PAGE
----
An average user, like me, doesn’t want to spend more than 30 seconds on a survey. This is why NPS Surveys have much higher participation rates than any other type of survey; because they appear right on your screen with 1-2 quick questions.
So, if you go “two” far, you’ll get users bored and many of them will skip the survey.
NPS Survey Question Templates and Examples
Let’s go over different types of questions and their variations you can ask during NPS surveys:
Common Variations of the Main Question
You can play around with the main question to deliver your message better.
- How likely are you to recommend our business to a friend or a colleague?
This is a general question that gives you insight on your whole Customer Experience.
- How likely are you to recommend our product to a friend or a colleague?
This variation however, gives you insight on the product experience.
- How likely are you to recommend this feature to a friend or a colleague?
This variation is even more specific, and can be used after a new feature launch to understand how well it is received among users.
- How likely are you to recommend our company to a friend or a colleague?
This question can be asked to employees instead of customers, to measure overall employee satisfaction.
Follow-up Questions for Getting Feedback
You can, and should optimize the follow-up questions you’re asking for receiving feedback according to your industry and audience.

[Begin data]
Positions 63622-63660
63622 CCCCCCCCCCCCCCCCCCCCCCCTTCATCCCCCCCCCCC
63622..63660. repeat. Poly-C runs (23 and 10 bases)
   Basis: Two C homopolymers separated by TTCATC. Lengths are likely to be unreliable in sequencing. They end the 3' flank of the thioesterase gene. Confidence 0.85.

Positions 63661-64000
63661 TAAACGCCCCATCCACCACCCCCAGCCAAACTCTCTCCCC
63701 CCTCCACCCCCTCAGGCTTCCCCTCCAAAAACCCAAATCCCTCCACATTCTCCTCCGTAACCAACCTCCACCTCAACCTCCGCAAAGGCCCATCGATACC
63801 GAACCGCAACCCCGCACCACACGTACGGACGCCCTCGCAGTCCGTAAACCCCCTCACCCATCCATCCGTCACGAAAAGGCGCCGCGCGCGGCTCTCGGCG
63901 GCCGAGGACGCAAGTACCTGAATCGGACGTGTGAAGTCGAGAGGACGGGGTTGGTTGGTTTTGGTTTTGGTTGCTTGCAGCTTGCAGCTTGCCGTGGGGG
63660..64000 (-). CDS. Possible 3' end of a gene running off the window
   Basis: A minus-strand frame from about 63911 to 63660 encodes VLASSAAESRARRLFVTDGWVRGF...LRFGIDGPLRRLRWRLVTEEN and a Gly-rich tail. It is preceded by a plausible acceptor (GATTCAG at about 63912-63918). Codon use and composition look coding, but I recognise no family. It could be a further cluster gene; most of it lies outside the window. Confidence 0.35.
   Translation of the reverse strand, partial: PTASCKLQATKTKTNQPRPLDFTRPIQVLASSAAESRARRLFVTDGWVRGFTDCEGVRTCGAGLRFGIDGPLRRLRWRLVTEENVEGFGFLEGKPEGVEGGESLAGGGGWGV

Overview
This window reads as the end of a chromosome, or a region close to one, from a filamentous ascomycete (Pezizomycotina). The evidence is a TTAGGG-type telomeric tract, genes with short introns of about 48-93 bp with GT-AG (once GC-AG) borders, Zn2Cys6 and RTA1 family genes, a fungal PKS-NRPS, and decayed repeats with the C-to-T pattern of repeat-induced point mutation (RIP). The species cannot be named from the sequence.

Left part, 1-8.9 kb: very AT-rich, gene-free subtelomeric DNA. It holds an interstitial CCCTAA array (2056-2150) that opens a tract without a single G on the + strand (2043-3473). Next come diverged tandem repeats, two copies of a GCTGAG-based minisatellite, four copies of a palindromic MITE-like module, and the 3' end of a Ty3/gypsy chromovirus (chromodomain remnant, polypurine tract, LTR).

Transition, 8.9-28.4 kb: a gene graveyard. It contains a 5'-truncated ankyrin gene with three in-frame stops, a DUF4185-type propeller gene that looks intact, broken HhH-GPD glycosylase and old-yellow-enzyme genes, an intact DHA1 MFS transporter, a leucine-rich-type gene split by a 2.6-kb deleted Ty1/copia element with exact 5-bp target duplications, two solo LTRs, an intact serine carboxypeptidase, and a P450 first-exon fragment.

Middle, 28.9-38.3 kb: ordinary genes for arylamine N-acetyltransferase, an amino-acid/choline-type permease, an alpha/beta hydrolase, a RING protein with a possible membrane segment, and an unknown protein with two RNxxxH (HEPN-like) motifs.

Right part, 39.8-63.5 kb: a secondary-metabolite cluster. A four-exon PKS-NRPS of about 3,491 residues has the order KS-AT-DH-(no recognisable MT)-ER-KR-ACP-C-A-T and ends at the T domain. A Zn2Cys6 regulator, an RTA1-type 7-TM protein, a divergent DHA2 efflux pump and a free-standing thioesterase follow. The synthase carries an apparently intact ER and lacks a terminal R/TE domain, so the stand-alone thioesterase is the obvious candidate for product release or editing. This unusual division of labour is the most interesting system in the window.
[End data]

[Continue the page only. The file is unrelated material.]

- (0-10) What made you choose that score?
You can go ahead and ask the same question for each answer, however, since this question lacks personalization, it might receive lower participation.
- (10) What do you like best about our product?
For the satisfied users, understanding what they like about your product is more important; since you should replicate these features and functions.
- (0-9) How could we improve your experience?
This is also a general question that could be asked to the answers up to 9, implying that you’re open for suggestions.
- (7-9) What could we do to make you happier with our product?
This can be asked to the users who answered with relatively better answers.
- (0-6) What were you most dissatisfied with when using our product?
It’s okay to target and learn the negative experiences of users. This question shows your users you care about negative experiences, and the answers can help in fixing them.
Other Follow-up Questions
And lastly, here are a few questions I’ve been asked when using different products that didn’t want feedback.
- How would you rate your experience with our product? (1-5 Score)
I’ve once seen a company ask this, instead of a regular feedback question. This provides similar data to the main question, but no data is too much data, right?
- (0-6) Would you like to schedule a call with our Customer Success Team?
Reaching out to customers through customer success and support calls is a must if you’re into improving your end-user UX.
- (8-10) Would you like to share your positive experience?
Those who answer the main question with 8-10 are called “promoters”, so you can always incentivize them for promoting your business on their social media platforms or review sites.
Just because the content of NPS surveys is universal, doesn’t mean you can’t mess that part.
Replicating and then optimizing the best practices of NPS surveys is a great way to get your NPS survey questions and what you do during or after the survey right.